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Spreading the word on every service the library can offer key part of new role 

When Amani Saleh came to Canada from Egypt in 2019, she was surprised about the resources in place for supporting newcomers. 

“I thought it would be easier for them to get to the right resources,” says the newcomer engagement specialist for Halifax Public Libraries. 

Saleh came to Halifax to join her brother and sister who had previously moved here. Her parents were frequent visitors, too. Saleh came as an international student and completed NSCC’s one-year emergency management diploma program. After graduating, she worked as a medical and legal interpreter. 

Saleh began working for Halifax Public Libraries just before the third wave of the COVID-19 pandemic hit Nova Scotia this spring and led to a shutdown. 

As the newcomer engagement specialist, Saleh’s job is to help connect newcomers to supports libraries offer, as well as connect them to resources in the community. She’s also helping get the word out to community partners about her services so that they connect people with her. 

Currently, some of the programming offered for newcomers includes English language learning sessions, English conversation groups and events. The library’s website has a section devoted to newcomers:

According to a press release, Saleh can help newcomers with things like finding professional support for filing taxes, understanding public transit schedules and navigating routes, finding a family doctor, and applying for school and jobs.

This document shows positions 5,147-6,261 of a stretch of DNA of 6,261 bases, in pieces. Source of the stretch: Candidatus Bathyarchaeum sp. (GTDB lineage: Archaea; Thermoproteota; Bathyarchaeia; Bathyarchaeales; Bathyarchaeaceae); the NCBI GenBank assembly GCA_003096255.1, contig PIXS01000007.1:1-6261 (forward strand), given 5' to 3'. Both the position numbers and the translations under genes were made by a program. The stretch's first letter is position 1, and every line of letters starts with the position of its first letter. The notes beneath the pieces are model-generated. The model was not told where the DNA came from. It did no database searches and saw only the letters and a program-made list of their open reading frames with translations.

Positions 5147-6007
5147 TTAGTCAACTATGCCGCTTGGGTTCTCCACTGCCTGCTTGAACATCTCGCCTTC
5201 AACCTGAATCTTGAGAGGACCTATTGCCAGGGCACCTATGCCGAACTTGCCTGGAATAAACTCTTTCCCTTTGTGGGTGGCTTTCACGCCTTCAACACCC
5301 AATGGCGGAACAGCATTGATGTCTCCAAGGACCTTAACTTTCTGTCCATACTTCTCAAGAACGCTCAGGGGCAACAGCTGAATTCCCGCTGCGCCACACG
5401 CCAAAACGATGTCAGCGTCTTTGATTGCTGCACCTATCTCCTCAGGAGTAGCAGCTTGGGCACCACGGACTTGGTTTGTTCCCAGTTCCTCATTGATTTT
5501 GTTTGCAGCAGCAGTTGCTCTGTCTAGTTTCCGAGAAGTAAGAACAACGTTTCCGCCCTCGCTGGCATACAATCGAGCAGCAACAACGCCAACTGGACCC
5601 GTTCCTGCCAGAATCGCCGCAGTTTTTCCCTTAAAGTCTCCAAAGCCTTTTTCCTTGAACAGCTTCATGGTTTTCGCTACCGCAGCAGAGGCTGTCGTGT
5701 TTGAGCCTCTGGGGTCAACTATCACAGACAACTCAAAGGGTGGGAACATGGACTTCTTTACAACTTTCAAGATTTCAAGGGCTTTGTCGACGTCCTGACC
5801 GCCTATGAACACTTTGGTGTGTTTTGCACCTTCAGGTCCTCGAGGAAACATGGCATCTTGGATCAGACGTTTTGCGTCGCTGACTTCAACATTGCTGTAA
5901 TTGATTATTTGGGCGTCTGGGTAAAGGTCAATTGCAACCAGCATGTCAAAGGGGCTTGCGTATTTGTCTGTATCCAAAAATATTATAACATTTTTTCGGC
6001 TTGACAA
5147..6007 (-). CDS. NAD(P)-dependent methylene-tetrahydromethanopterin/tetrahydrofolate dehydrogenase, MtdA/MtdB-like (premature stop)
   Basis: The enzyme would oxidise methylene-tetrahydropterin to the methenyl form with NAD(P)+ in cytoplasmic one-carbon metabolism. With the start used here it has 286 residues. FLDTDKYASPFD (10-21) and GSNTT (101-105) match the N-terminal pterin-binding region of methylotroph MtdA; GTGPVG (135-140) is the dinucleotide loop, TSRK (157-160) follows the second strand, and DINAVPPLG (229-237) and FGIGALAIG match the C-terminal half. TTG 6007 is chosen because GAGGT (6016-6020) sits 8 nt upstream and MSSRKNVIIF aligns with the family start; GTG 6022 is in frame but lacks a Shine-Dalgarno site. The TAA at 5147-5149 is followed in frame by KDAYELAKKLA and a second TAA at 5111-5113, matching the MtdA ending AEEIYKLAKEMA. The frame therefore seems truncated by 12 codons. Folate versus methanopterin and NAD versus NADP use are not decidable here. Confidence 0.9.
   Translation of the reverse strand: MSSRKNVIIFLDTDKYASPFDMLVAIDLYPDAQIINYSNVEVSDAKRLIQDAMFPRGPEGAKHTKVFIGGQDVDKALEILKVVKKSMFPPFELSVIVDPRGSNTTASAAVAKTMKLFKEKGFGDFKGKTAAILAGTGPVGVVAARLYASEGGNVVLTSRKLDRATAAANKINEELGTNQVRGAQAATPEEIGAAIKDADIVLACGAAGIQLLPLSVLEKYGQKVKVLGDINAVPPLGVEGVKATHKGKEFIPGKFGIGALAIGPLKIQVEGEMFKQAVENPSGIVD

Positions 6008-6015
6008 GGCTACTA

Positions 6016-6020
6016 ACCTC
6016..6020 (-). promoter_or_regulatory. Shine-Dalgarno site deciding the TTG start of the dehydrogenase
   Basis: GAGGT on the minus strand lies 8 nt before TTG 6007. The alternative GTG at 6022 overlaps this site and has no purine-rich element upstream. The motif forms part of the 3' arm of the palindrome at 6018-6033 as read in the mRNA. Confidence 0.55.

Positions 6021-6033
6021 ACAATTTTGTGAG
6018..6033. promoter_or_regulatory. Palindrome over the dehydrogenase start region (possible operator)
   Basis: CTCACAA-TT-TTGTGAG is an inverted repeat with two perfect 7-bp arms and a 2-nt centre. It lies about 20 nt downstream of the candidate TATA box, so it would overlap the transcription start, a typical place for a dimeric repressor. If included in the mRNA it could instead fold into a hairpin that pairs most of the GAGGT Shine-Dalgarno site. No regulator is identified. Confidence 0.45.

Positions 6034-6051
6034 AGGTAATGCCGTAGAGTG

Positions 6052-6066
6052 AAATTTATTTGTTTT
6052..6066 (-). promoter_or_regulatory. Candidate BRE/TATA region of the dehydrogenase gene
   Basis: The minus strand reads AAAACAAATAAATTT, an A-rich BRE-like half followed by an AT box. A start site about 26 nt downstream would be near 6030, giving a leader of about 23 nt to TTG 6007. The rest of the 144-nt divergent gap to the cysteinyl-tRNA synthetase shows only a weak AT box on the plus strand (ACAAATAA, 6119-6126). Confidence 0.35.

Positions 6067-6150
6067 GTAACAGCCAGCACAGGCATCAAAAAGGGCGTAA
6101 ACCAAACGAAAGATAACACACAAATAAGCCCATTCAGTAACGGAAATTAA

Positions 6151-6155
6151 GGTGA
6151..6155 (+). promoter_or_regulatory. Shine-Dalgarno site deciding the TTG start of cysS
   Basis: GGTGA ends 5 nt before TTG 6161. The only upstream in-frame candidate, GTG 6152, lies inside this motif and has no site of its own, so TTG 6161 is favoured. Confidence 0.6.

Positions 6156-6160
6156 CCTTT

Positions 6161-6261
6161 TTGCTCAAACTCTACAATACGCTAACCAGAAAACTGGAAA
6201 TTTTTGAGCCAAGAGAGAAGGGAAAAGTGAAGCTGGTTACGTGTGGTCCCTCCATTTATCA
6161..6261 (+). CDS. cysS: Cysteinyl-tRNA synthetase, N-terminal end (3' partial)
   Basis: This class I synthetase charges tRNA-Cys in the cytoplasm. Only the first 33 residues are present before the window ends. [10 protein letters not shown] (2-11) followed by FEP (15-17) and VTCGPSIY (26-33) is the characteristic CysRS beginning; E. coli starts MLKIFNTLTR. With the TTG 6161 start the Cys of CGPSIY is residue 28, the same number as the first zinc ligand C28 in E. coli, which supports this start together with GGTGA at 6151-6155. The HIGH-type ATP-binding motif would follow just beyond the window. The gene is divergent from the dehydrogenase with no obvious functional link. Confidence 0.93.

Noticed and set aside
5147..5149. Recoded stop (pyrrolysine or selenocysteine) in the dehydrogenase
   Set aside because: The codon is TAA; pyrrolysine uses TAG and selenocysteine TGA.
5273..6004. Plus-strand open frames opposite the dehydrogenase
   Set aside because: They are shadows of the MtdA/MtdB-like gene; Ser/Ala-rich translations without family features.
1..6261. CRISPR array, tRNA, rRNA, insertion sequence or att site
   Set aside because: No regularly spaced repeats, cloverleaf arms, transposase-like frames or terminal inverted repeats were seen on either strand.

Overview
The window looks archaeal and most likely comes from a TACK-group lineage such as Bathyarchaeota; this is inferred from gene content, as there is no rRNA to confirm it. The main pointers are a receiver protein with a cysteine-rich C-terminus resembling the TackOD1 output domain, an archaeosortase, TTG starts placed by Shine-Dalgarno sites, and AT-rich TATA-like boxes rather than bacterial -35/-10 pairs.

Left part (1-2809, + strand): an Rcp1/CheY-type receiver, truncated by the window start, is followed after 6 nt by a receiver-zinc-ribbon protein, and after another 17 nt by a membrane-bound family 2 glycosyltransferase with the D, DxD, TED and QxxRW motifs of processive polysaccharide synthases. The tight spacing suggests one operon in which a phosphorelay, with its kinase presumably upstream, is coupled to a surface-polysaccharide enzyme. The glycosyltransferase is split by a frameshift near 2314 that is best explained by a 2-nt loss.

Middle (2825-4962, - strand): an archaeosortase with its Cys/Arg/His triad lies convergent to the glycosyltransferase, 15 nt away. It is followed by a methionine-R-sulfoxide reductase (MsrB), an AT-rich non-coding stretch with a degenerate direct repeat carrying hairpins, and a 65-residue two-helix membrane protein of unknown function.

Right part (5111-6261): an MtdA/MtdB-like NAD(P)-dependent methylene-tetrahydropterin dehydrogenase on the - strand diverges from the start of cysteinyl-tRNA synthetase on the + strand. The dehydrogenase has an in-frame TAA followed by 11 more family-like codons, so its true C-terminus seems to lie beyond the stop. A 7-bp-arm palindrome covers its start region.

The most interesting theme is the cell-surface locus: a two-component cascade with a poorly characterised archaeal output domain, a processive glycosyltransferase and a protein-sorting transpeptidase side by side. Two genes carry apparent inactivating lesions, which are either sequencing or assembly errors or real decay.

The need for supports for immigrants will likely grow, especially given Nova Scotia’s increasing population and the federal government’s plans to welcome refugees from Afghanistan. 

Saleh’s work is helping newcomers in the Dartmouth North, Musquodoboit Harbour, Sackville, Spryfield, and Tantallon areas. 

One way she’s already helped was supporting a family with three children who were having problems getting enrolled in school.The children 一 two in elementary and one in junior high 一 had been in Nova Scotia for a year and a half, but weren’t attending school because of their immigration status. 

“I took the matter further, I asked around, I got in touch with some people at the school board, I explained their situation exactly and I was able to put the three kids in school, so that felt very rewarding,” Saleh says. 

It’s moments like this that make the job gratifying, but instances where it’s difficult to connect with the appropriate supports can make it frustrating. For example, Saleh says it’s challenging to find resources for children with disabilities who need more support at school, as well as children who need additional language help outside of the classroom. 

“This is a big issue,” she says. 

Saleh hopes she’ll be able to design specific programs to address the needs she identifies. 

“I love the library,” she says. “It’s a great place. It was a very welcoming place for me when I came, so I want to spread the word and I want to let people know what kind of services the library provides and I hope they see it as a hub for newcomers in the near future for any services they might require.” 

Richard Woodbury

Richard writes for both local and national publications and his work has been published by Reuters, Metro and Enterprise Magazine.

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